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As I Lay Dying

As I Lay Dying

by William Faulkner

Analysis: What’s Up With the Ending?

Surprise, surprise – Anse is a selfish jerk. We had our suspicions all along, and now we can be about 90% sure that this entire trip to Jefferson was about him getting his new teeth…and a new wife.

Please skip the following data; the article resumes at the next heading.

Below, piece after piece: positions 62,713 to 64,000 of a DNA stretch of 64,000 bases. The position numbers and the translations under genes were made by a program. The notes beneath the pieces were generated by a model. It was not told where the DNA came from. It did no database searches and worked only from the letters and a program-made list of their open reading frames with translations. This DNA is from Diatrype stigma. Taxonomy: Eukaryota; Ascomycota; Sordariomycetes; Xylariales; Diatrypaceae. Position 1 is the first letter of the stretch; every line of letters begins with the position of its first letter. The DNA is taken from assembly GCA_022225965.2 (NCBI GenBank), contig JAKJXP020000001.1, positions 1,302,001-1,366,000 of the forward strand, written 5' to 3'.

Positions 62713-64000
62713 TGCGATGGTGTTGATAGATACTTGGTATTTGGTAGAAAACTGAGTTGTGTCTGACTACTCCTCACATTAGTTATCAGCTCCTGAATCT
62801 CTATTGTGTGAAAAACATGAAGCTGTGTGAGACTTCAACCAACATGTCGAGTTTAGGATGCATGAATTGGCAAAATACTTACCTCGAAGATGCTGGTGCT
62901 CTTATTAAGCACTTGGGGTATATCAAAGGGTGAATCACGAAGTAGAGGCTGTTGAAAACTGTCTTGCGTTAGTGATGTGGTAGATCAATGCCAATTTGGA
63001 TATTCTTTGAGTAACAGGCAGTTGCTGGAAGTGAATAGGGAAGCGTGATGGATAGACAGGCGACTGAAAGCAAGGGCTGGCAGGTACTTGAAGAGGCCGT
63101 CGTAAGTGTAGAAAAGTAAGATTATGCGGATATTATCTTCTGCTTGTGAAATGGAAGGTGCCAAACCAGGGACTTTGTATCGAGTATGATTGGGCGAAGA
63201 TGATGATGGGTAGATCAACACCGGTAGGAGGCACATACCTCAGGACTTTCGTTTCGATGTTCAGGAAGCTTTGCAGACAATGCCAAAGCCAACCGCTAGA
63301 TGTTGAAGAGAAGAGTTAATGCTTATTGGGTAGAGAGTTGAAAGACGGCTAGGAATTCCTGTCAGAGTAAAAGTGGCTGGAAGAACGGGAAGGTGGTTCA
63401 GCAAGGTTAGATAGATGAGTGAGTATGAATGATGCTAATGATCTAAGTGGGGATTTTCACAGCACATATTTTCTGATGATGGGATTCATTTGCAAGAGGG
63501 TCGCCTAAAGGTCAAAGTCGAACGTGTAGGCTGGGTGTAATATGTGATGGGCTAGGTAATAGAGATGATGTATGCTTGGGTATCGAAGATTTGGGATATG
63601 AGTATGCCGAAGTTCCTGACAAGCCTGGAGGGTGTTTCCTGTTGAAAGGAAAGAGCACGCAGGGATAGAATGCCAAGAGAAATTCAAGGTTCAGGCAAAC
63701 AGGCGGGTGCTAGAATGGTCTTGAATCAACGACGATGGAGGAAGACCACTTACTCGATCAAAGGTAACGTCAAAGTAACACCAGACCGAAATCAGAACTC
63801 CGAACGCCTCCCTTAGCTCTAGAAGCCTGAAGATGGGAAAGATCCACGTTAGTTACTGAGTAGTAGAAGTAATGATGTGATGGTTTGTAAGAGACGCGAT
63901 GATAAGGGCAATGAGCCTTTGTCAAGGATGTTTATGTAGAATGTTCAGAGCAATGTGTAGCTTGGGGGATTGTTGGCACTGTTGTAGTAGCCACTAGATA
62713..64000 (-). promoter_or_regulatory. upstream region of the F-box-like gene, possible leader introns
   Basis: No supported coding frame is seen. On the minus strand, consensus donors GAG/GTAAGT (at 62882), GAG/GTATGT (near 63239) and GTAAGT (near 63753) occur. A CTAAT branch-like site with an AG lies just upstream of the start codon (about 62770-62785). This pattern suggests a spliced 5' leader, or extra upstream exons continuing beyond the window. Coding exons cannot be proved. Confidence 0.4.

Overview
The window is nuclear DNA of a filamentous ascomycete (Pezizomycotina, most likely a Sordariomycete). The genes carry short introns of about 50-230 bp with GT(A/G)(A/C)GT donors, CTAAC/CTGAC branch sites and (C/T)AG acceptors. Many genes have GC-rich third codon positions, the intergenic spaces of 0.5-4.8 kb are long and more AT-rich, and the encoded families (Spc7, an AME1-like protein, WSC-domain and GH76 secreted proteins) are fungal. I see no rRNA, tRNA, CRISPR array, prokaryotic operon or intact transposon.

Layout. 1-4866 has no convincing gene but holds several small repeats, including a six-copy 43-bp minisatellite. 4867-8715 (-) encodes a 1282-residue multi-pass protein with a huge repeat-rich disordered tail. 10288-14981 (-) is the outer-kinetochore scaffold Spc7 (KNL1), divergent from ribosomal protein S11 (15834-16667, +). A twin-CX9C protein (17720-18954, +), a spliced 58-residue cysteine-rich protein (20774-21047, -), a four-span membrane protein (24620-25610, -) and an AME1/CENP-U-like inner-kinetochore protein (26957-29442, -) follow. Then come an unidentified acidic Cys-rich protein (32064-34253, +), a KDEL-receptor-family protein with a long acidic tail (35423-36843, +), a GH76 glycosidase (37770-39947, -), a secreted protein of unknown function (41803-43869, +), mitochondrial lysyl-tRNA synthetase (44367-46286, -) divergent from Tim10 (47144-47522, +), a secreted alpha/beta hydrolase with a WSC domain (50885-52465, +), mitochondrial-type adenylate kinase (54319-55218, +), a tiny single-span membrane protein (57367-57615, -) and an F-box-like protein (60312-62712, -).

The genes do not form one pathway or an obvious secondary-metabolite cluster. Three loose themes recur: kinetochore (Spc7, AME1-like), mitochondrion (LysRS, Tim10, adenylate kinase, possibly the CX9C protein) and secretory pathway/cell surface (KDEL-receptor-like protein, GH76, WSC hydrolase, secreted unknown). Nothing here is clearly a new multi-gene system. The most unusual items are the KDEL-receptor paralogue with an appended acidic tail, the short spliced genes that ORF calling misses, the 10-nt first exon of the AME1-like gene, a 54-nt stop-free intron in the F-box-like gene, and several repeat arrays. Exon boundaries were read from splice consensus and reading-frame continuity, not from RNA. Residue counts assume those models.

Speaking of that new wife, what do you make of the final line of the novel – "Meet Mrs. Bundren"? Addie’s been in the ground about, mmm…two seconds and Anse is already getting married. In fact, he picked up Mrs. Bundren the sequel before Addie was buried, since this is the woman he borrowed the shovels from. The lesson here seems to be that people are replaceable – or at least that women are. In this time and place, women do little more than serve a household purpose: have babies and cook dinner. At times in the novel, they even seem little more than farm animals. Dewey Dell earlier compared herself to the cow she had to milk, and more than one woman has expressed the idea that, once they have their babies, they are finally free to die (Tull remembers his mother saying as much, and Addie expresses the same thought in her narrative section). Sadly enough, it turns out that Addie isn’t finished being used by her husband when she dies. She’s still fulfilling an obligation, via her corpse, post-mortem.

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